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Regarding the European Commission’s Guilty Verdict Against Android

Yelp, which employs more than 5,000 people in America, applauds the action of the European Commission to restore competition in the marketplace. Commissioner Margrethe Vestager has removed the straight-jacket Google has placed on innovation with Android. This enforcement action will unlock a potential for incredible benefit for consumers. For example, if a developer wants to have a direct relationship with an OEM and create superior experiences compared to what exists in the Android straight-jacket, they now have a viable path forward.

Ultimately, Google’s strategy of abusing its dominant position in smartphones is about protecting its dominance in search. In the US and Europe, Google has a staggering 98% market share of search on smartphones (this includes iPhone), where half of all searches have local intent. This allows them to put their thumb on the scale. For example, when a mother searches for a pediatrician in Berlin, instead of being matched with the most relevant information on the web, such as from native local review service Jameda.de, Google redirects that user into their in-house product — even though they concede it has less content and a lower ranking. (See this video for more depth on this point.) Google has never explained how this is better for the consumer (probably because they can’t).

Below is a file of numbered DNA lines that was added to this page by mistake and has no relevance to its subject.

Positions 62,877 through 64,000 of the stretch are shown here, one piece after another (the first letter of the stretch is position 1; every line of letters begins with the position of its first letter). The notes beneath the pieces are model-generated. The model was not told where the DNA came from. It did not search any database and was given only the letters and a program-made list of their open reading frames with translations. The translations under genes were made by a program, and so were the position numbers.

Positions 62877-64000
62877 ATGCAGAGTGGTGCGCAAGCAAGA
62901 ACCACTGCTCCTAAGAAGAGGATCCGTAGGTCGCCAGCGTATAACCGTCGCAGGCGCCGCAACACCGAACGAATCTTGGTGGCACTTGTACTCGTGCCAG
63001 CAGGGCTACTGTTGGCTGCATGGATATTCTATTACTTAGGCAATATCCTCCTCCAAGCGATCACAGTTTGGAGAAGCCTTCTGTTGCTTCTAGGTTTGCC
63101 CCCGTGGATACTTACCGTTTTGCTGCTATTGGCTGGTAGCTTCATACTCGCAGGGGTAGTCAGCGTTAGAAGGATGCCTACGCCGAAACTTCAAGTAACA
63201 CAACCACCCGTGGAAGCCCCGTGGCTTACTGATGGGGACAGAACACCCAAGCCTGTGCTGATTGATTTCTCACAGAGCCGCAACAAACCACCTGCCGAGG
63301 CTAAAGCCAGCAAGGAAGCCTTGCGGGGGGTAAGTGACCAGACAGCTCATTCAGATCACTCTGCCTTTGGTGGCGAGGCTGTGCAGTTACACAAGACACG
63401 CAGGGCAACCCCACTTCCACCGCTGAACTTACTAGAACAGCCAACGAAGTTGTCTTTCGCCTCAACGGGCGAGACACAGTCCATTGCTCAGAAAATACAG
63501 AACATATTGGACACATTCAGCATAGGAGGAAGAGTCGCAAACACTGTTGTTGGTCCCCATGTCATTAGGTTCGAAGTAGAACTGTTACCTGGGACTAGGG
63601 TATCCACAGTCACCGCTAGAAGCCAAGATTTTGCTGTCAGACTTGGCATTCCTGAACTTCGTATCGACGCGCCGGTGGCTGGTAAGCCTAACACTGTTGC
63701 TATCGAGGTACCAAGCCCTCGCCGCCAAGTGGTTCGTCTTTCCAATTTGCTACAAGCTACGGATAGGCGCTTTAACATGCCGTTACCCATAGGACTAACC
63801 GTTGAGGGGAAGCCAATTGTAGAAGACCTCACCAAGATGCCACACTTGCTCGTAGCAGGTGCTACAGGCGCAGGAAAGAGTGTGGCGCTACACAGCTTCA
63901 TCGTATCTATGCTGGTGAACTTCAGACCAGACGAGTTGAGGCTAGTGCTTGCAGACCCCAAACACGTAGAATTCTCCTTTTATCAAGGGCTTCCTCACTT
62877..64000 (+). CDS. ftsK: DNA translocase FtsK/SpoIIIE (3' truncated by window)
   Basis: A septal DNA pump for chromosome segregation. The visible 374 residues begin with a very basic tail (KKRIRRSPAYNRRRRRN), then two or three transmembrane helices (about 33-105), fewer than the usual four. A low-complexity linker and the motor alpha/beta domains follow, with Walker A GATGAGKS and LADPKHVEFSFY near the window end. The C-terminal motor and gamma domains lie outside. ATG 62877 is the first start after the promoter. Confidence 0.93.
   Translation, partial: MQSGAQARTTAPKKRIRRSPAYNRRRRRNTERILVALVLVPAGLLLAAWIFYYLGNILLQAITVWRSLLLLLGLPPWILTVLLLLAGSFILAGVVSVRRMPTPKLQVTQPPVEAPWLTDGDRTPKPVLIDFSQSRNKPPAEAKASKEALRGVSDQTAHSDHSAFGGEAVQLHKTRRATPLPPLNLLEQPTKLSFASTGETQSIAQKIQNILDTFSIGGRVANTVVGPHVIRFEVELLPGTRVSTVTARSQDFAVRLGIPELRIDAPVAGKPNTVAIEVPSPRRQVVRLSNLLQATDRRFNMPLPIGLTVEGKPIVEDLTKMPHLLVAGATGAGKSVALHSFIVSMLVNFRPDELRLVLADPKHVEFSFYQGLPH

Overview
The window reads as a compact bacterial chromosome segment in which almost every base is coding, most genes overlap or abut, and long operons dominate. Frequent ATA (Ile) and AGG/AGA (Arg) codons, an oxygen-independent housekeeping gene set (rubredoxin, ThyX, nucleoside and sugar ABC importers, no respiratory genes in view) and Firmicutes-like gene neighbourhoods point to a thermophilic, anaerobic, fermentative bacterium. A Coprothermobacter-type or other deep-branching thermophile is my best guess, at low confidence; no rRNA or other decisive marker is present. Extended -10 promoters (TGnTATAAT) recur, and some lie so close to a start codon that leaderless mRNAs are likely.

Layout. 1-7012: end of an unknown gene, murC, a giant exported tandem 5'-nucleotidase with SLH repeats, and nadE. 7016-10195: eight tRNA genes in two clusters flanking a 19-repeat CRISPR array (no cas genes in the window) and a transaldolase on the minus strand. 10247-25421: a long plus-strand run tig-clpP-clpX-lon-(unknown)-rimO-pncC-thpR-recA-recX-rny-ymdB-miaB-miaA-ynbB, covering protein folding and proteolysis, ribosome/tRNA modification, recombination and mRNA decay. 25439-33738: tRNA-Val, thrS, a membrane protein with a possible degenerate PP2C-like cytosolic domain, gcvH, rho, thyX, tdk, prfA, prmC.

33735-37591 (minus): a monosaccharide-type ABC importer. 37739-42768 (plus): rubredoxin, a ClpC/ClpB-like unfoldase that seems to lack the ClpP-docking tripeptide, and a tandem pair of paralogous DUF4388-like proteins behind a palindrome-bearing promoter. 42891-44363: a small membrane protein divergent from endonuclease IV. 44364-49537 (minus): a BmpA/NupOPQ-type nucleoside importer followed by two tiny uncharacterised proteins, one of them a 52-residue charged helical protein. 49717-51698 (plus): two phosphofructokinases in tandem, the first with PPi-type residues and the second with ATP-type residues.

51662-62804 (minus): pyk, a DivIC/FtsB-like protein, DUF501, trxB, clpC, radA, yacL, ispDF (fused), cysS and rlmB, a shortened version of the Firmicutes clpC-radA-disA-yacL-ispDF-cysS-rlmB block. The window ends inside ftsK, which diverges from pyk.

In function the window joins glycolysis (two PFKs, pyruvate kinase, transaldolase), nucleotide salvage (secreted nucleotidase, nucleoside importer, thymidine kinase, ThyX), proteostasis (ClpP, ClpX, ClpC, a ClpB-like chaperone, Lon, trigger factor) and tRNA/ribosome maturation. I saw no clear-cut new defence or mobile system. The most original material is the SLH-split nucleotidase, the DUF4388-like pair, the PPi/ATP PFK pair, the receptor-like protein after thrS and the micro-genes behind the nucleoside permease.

This Google decision to ignore its meritocratic processes in favor of their own content causes direct, measurable consumer harm. In language Robert Bork would understand, in local search, consumer welfare is being diminished. Beyond denying consumers the best results from the entire web, Google’s design choices are choking off oxygen to a broad range of user generated content (UGC) services across the web, such as Wikipedia.

Given the unhealthy state of the open internet, Yelp believes it is time for renewed antitrust scrutiny of Google in jurisdictions beyond the EU, including the United States. In the months ahead, we will make this case directly to the newly confirmed antitrust authorities at the Federal Trade Commission and Department of Justice. In the meantime, we believe it is imperative the European Commission extend its finding of guilt related to Google search bias from comparison shopping into local search and demand broad non-discriminatory remedies across all search verticals.

 

The European Commission’s ruling of additional illegal conduct by Google on smartphones is another important step in restoring competition, innovation and consumer welfare in the digital economy; the EU must ensure complete compliance from a recalcitrant Google and the US must take action to provide American consumers with similar protections.